Hello,

We noticed you're browsing in private or incognito mode.

To continue reading this article, please exit incognito mode or log in.

Not an Insider? Subscribe now for unlimited access to online articles.

Short and Sweet

New technique for solving “graph Laplacians” makes it easier to tackle a wide array of practical problems

In computer science, a huge range of problems can be represented as “graphs”—mathematical abstractions consisting of nodes, depicted as circles, connected by edges, depicted as line segments. The nodes can represent almost anything—routers in a communication network, airline flights, movie titles.

Analyzing such graphs—finding a route through a communications network, or predicting a Netflix subscriber’s movie preferences—often requires something called a graph Laplacian, which is a big grid of numbers (a matrix) representing the strength of the connections between nodes. Each row of the grid can also be treated as a separate equation using the same variables; solving the Laplacian means solving all the equations simultaneously.

For years the best algorithms for solving graph Laplacians had an execution time that increased exponentially with the number of variables, but a paper published in 2004 presented the first of several “nearly linear time” algorithms. In June, at the ACM Symposium on the Theory of Computing, MIT researchers will present a new algorithm that’s drastically simpler than its predecessors.

May/June MIT News cover
This story is part of the May/June 2013 Issue of the MIT News Magazine
See the rest of the issue
Subscribe

“The 2004 paper required fundamental innovations in multiple branches of mathematics and computer science, but it ended up being split into three papers that I think were 130 pages in aggregate,” says Jonathan Kelner, an associate professor of applied mathematics, who led the new research. “We were able to replace it with something that would fit on a blackboard.”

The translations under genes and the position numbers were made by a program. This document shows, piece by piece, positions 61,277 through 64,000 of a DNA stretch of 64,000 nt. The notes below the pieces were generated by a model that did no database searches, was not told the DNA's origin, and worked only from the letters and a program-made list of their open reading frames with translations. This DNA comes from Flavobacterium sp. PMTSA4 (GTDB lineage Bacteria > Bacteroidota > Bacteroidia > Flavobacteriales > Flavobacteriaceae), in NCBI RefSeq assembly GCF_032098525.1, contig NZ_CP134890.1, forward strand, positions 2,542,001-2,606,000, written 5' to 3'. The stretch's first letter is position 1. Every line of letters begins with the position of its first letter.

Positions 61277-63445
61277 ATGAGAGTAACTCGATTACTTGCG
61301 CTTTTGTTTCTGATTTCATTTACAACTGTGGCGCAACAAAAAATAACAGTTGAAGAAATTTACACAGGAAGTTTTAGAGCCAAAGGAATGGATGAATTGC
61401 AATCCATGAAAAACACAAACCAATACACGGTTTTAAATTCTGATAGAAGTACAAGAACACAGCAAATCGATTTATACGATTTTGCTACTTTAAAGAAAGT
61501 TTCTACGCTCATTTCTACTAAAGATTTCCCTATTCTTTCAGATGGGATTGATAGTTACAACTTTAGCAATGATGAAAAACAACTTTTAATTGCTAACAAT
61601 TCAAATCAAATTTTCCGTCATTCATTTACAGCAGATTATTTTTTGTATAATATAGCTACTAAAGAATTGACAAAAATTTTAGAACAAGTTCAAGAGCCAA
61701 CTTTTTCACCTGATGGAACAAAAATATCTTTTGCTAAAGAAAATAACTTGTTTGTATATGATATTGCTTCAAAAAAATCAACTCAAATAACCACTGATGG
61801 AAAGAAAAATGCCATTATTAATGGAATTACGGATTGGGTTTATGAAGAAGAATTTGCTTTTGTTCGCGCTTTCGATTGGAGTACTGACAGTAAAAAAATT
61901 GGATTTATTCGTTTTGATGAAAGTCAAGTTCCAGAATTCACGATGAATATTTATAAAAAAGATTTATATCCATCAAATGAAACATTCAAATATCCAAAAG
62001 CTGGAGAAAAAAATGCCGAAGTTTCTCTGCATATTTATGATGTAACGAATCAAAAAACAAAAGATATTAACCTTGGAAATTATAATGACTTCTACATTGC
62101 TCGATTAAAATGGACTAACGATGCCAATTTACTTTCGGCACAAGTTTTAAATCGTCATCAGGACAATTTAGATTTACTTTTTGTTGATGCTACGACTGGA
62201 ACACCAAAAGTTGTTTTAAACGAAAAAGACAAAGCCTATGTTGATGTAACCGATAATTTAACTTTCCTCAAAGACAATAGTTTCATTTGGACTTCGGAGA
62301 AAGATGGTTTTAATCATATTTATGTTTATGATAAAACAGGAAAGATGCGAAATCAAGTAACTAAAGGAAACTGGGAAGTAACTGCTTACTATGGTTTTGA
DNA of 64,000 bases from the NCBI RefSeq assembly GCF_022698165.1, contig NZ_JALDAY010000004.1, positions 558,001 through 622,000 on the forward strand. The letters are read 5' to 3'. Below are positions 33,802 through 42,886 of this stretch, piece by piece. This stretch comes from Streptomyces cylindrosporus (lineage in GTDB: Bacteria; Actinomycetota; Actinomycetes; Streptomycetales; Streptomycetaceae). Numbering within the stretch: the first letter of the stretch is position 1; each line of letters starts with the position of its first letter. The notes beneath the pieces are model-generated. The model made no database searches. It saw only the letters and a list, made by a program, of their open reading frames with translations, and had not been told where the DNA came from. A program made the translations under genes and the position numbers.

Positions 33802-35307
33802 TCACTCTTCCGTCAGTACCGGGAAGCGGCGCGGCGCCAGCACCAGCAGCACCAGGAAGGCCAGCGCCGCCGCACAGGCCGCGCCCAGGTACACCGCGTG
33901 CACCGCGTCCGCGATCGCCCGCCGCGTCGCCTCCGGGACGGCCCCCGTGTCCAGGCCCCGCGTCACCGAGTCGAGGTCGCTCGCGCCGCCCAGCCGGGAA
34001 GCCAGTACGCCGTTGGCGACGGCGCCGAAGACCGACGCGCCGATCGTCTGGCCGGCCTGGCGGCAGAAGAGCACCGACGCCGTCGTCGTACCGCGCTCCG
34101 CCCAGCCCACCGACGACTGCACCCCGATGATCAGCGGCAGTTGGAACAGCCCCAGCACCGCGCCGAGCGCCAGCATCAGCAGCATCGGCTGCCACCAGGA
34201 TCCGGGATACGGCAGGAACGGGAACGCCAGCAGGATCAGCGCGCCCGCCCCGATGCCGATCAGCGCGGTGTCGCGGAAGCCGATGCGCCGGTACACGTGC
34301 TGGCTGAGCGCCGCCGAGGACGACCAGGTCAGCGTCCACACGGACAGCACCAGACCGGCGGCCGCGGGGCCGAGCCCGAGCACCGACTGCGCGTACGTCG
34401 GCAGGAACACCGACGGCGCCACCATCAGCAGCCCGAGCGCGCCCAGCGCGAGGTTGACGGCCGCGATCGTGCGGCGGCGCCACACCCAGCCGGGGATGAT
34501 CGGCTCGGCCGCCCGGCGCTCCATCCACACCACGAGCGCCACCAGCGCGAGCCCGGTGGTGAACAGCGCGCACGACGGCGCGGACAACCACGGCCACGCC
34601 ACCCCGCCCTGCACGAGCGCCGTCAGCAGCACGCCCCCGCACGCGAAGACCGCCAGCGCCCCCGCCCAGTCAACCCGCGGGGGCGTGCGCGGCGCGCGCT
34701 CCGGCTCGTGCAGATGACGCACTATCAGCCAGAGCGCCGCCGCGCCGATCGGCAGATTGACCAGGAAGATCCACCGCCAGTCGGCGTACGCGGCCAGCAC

One way to think about graph Laplacians is to imagine the graph as an electrical circuit and the edges as resistors; solving the Laplacian tells you how much current would flow between any two points in the graph.

The MIT algorithm’s first step is to find a “spanning tree” for the graph. A tree is a graph that has no closed loops; a spanning tree is one that touches all of a graph’s nodes.

The algorithm then adds back just one of the graph’s missing edges, creating a loop. On the circuit analogy, the net voltage around the loop must be zero, so the algorithm plugs in values for current flow that balance the loop. Then it adds back another missing edge and rebalances.

Remarkably, this simple, repetitive process converges on the solution of the graph Laplacian. Demonstrating that convergence didn’t require any sophisticated mathematics: “Once you find the right way of thinking about the problem, everything just falls into place,” Kelner explains.

Become an MIT Technology Review Insider for in-depth analysis and unparalleled perspective.

Subscribe today
Next in MIT News
Want more award-winning journalism? Subscribe to Insider Basic.
  • Insider Basic {! insider.prices.basic !}*

    {! insider.display.menuOptionsLabel !}

    Six issues of our award winning print magazine, unlimited online access plus The Download with the top tech stories delivered daily to your inbox.

    See details+

    Print Magazine (6 bi-monthly issues)

    Unlimited online access including all articles, multimedia, and more

    The Download newsletter with top tech stories delivered daily to your inbox

/3
You've read of three free articles this month. for unlimited online access. You've read of three free articles this month. for unlimited online access. This is your last free article this month. for unlimited online access. You've read all your free articles this month. for unlimited online access. You've read of three free articles this month. for more, or for unlimited online access. for two more free articles, or for unlimited online access.